The 2022 iteration of Miami Art Week is underway, bringing with it the 7th annual Lexus & Whitewall Art and Design Innovation Series. The second panel discussion in the series, “Building a More Sustainable Future through Community,” took place at the ICA Miami on Tuesday evening, where Whitewall’s editor-in-chief Katy Donoghue moderated a conversation looking past matters of our carbon footprint to consider how engaging at a community level can better our relationship with the environment and maintaining sustainability in facets of our society like institutions, private entities, local environments, and online.
Featuring Micol Ap, Founder & CEO of VerticalCrypto Art, Lora Appleton, Founder of kinder MODERN and Female Design Council, Helen Toomer, Founder of Upstate Art Weekend and Co-Founder of Stoneleaf Retreat, and Greg Liburd, the Co-founder of Refraction, the panelists exchanged dialogue on how their respective foundations and platforms are fostering communities for creatives—especially those of marginalized backgrounds. This means grants for funding creative endeavors, residencies, collaborations, conversations, exposure, and even something as simple as providing a space to just be among other like-minded individuals.
For Toomer and Appleton, this idea of community exists in a more physical way. “When I get overwhelmed by the big questions, I think about what I have and what I’ve got. For us, that’s the space,” said Toomer, whose Stoneleaf Retreat is a haven for womxn-identifying artists and families. “The gift of community is pretty major. You give them the opportunity to be themself and see themselves,” said Appleton. Backed by a solid foundation of community, they noted, creators are able to reach new heights and realize things that might not have been possible alone.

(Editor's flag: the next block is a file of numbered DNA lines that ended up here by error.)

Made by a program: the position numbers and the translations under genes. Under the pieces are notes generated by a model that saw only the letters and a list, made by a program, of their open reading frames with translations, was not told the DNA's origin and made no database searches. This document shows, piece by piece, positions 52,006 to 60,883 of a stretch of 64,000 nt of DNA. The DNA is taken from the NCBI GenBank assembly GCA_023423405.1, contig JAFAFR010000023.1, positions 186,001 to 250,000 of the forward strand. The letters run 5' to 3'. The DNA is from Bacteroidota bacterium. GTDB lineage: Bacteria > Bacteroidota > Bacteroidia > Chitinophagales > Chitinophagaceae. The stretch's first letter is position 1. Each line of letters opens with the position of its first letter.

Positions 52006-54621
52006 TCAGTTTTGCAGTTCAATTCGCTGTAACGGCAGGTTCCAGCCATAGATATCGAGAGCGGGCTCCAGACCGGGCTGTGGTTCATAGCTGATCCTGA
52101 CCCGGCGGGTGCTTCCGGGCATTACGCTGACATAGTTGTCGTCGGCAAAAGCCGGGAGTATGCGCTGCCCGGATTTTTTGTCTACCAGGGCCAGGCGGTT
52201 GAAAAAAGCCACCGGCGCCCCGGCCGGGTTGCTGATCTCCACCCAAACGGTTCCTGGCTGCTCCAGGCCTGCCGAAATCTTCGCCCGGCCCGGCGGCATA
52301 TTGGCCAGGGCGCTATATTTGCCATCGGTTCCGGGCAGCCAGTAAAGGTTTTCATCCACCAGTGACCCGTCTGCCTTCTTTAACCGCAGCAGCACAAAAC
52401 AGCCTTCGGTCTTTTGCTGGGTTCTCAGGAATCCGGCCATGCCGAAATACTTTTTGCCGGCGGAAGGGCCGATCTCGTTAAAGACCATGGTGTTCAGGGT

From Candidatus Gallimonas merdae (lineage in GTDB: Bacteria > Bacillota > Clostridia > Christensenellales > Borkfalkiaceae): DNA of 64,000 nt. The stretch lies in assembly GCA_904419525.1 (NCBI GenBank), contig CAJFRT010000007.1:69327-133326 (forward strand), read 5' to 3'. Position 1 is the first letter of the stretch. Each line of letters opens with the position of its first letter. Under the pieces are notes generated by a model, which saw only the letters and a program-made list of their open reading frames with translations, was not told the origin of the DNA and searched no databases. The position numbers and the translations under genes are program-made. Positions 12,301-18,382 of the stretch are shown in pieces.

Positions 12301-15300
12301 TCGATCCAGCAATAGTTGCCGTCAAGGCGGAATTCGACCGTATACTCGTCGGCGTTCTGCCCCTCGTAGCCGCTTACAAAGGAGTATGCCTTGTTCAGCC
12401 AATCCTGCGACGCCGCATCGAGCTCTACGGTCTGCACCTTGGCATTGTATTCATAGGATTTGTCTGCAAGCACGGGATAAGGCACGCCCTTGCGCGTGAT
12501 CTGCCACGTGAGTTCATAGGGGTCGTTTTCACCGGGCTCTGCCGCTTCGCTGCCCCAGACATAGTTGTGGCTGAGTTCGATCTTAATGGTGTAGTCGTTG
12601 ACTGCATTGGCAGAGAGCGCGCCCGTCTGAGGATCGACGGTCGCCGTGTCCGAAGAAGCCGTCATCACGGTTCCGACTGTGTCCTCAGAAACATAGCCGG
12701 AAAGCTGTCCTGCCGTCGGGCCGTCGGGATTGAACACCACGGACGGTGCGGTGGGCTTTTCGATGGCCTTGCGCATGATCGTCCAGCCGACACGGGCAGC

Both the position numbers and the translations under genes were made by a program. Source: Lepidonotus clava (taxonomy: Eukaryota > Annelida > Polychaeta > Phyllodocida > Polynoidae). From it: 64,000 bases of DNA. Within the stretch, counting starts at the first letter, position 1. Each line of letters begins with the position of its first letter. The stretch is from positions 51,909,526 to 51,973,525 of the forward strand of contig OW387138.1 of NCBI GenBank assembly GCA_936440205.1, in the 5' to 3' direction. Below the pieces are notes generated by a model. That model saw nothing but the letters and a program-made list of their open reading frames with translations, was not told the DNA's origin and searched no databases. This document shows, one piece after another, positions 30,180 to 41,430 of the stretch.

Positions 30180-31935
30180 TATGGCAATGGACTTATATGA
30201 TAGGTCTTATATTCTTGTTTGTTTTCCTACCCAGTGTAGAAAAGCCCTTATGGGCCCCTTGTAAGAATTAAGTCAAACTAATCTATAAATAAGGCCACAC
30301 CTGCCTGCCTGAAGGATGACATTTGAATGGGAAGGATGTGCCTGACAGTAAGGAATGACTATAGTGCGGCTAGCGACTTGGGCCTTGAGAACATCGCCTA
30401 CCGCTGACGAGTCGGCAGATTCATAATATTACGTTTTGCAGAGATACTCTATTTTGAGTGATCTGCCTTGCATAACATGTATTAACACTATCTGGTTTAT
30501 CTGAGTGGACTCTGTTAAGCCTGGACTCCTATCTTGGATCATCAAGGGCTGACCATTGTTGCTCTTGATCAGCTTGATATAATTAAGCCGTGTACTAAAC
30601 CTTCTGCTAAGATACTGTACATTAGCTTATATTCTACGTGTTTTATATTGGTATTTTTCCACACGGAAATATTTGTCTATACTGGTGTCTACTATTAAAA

For Ap and Liburd, these facets are part of what drew them to the Web3 space. More than just the buzz of cryptocurrency and NFTs that first come to mind when the topic arises, the discussion brought to light how the virtual space holds unprecedented opportunities for access to art and culture that weren’t previously available to those who might be excluded from more traditional spaces in the art world.
“All of [Refraction’s] founders are artists and we’ve come from a lot of backgrounds and underground scenes. We were really intrigued by the idea that we could make what we wanted to see happen,” Liburd said.
Likening community to a network of mycelium—each part of the network is at its best when its surrounding nodes are also thriving—Liburd, whose background includes work in activism, pointed out the importance of accessing spaces free of marginalization and Web3’s ability to meet this need. The panelists noted that in order to make changes in the larger institutions towards better serving a diverse range of demographics, the best policy is transparency, and initiating these conversations is the first step in better serving people in a way that can be sustained over time. Ap noted that collaborating with these institutional spaces is “extremely important for everybody to thrive.”
Before opening the conversation to questions from the audience, Donoghue asked each contributor to suggest how listeners can best support their missions. These contributions, they stated, include any number of things from monetary donations and purchasing artworks to nominating creatives for grants, patronizing art spaces, spreading awareness, and more.